In some embodiments, the tank 118 is capable of being heated and having the temperature of its contents monitored. For example, the tank 118 may have a steam jacket or hot water may be circulated through pipes attached to the outside of the tank. The slurry is heated and maintained at a temperature that is less than the melting point and the ignition temperature of sulfur but sufficient for the sulfur solvent to dissolve the sulfur. Typically, the temperature is between about 50° C. and about 100° C., such as between about 70° C. and about 90° C. Desirably, the temperature is between about 80° C. and about 90° C.
The slurry in the tank 118 may be agitated in order to facilitate the dissolution of the sulfur, such as, e.g., by use of a mixing element 119. The slurry is typically agitated for between 15 minutes and 2 hours, such as between 30 minutes and 1 hour, though the slurry may be agitated for longer than 2 hours. The slurry is typically removed from the dissolving tank 118 after the sulfur has sufficiently dissolved, which is based at least partially on the temperature of the sulfur solvent, the sulfur content of the ore, and the size of the particles of the crushed ore. The temperature and the size of the crushed ore can be adjusted and tuned according to a particular embodiment and to achieve a particular system efficiency. For example, increasing the temperature of the slurry can increase the dissolving capacity of the solvent and reduce the agitation time.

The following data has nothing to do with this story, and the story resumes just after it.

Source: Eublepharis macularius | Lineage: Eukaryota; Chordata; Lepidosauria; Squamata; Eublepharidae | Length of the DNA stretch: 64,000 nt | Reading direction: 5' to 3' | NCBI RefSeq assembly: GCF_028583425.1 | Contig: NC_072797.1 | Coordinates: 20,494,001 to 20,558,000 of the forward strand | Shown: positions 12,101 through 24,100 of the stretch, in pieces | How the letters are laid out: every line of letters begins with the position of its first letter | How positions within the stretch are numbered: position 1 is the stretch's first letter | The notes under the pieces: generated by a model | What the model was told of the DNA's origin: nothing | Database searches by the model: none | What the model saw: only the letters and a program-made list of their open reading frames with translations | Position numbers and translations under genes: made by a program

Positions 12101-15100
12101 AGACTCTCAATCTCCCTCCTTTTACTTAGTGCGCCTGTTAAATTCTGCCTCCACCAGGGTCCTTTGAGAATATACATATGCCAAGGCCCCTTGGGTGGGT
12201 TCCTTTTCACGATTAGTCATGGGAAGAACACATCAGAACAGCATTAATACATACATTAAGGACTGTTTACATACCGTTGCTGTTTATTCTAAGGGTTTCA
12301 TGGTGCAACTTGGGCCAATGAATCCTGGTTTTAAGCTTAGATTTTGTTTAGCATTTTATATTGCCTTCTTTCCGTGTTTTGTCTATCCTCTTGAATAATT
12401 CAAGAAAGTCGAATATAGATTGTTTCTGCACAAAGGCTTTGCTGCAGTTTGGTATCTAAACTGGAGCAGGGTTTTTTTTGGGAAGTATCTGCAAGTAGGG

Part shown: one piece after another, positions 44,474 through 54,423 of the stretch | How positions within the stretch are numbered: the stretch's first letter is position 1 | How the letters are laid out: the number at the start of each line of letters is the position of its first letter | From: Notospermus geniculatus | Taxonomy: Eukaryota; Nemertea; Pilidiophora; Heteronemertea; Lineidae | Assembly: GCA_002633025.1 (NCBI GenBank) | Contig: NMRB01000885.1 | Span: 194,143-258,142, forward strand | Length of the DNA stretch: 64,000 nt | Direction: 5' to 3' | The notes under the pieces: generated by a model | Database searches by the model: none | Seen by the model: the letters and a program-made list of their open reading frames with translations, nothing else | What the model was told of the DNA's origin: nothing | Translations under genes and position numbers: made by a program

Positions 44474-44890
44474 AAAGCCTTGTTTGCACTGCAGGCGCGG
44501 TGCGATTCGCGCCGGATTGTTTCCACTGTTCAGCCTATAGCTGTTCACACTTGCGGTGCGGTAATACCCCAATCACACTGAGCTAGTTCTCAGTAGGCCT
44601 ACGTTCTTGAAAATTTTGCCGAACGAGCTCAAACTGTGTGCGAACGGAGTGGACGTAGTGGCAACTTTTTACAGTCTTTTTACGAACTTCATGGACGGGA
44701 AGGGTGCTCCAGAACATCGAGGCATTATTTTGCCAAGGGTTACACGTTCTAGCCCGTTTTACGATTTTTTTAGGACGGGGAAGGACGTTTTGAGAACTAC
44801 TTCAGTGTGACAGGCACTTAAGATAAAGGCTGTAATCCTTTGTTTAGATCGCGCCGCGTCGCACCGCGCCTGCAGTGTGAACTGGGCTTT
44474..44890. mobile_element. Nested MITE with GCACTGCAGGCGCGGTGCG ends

The slurry in tank 118 comprises a ground rock component and a pregnant solution which comprises the sulfur solvent and the dissolved sulfur. In the system 100, the ground rock is separated from the pregnant solution to facilitate the extraction of the sulfur from the solution. The slurry passes from the tank 118 through a line 120 into a filter apparatus 122. The filter apparatus can be a conventional filtering system, such as a vacuum filter centrifuge. The filter apparatus 122 separates the ground rock from the pregnant solution. The separated ground rock passes through a line 124 to a washer 126 where the rocks are placed in contact with a second solvent. The second solvent is chosen such that it dissolves the sulfur solvent. For example, the washer 126 may be a sealed tank containing toluene. When the sulfur solvent is sufficiently removed from the rocks, the ground rock and wash solution pass from the washer 126 through a line 128 to a filter apparatus 130, such as a vacuum filter centrifuge. The filter apparatus 130 separates clean ground rock 132 from the wash solution 154, which at this point comprises sulfur solvent solution removed from the ground rocks and the second solvent.
The solution 154 may then be processed to isolate and recover the solvents. For example, the toluene or other second solvent and the sulfur solvent solution may be subjected to a distillation, such as in a distillation column 152. The isolated second solvent and sulfur solvent may be reused in the sulfur extraction system 100 or recycled in another manner. Also, the processing to isolate the solvents may occur at the same location as the sulfur extraction system 100 or at a separate location.